Is Washington Wriggling out of Rice-Livni Anti-Smuggling Pact?

Two days before Israel halted its military action against Hamas in the Gaza Strip, foreign minister Tzipi Livni and US Secretary of State Condoleezza Rice – on her last day of office – signed a memorandum of understanding for a joint effort to curb the smuggling of weapons into Gaza.

The two-and-a-half page document was signed in Washington Friday, Jan. 16.

It provided for the boosting of intelligence cooperation, with the US committing certain assets, including detection and surveillance equipment as well as logistical help and training, to Israel, Egypt and other nations to be involved in monitoring Gaza's land and sea borders.

Rice and State Department spokesman Sean McCormack said president-elect Barack Obama, still four days away from the presidency, and Secretary of State-designate Hillary Clinton had been consulted on the details of the document.

Although this was not embodied in the memorandum, Lvini learned from briefings at the National Security Council that its teeth would come from the mission assigned US Combined Task Force 151 cruising in the Gulf of Aden to intercept Iranian vessels bound for the Gaza Strip with weapons for Hamas.

Wednesday, Jan. 21, five days after the memo was signed – and one day after Obama was sworn in – an Iranian ship called Iran Hedayt was intercepted by a US warship and boarded by US Coast Guard Law Enforcement Detachment 405. A consignment of light arms was discovered.

DEBKA-Net-Weekly's intelligence sources report that Jerusalem tipped off Washington to a steel compartment concealed under the Iranian ship's hold containing ground-to-ground rockets bound for the Gaza Strip. The compartment was welded shut.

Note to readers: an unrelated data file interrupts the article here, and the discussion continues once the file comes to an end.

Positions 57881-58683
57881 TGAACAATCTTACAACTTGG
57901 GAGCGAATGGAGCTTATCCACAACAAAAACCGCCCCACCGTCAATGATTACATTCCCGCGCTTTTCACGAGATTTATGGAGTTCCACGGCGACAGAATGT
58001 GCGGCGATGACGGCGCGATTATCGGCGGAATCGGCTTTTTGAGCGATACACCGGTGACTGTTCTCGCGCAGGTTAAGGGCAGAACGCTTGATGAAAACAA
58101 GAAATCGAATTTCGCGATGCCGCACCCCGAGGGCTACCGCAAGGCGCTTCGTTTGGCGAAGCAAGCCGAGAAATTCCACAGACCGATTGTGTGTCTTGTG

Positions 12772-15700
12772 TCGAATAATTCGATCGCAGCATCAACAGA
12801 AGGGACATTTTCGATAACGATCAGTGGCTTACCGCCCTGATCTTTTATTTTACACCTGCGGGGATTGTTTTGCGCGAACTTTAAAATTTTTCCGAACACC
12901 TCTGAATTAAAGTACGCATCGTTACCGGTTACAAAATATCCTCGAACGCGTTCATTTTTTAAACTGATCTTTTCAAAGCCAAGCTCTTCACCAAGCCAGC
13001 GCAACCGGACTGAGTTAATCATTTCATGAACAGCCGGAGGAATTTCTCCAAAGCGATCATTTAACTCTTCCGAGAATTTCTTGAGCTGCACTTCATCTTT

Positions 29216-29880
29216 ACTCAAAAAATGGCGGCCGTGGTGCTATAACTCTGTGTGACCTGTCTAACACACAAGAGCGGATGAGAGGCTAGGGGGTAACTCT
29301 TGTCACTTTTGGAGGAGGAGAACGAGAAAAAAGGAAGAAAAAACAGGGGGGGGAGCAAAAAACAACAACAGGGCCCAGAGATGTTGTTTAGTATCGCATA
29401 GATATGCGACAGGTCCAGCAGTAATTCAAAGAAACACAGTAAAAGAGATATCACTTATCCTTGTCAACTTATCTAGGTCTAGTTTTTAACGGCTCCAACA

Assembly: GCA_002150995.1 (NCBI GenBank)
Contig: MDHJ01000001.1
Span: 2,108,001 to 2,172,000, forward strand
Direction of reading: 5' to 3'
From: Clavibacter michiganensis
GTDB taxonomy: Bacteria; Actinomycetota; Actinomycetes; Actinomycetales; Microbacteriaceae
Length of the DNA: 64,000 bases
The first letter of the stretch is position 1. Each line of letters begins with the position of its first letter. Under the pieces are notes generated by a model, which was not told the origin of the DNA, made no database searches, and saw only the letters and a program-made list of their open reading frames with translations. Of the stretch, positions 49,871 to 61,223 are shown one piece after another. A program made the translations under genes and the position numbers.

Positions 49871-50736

Scud missiles for Saddam Hussein confiscated by US Navy in 2002


The US Navy's handling of the arms consignment was watched avidly from Jerusalem and Cairo, the third partner in the action to prevent Hamas from rearming after the 22-day conflict. Israel officials hoped for the same sort of treatment as American warships meted out on December 2, 2002, when they helped two Spanish warships halt a North Korean cargo vessel and discovered Scud missiles bound for Saddam Hussein hidden beneath sacks of cement.

Then, the US Navy confiscated the shipment. This time, they did not.

American naval officers first ordered the Iranian ship's captain to drop anchor at an Egyptian Red Sea port.

He refused. After checking with Iranian Revolutionary Guards command headquarters at Bandar Abbas, the skipper allowed a US team to board the ship, informing them his destination was the Syrian port of Latakia with arms purchased by a Syrian buyer.

At this point, Washington told the American boarding party to disembark and let the ship continue its voyage. DEBKA-Net-Weekly's military sources report that, when the Iranian ship entered the Canal on Jan. 23, Egyptian naval vessels took over its escort from the US Navy. But Sunday, Jan. 25, when the Iran Hedayt sailed out into the Mediterranean, it met three new minders – two Israeli missile ships, a US Sixth Fleet warship and the Russian Admiral Chabanenko missile destroyer.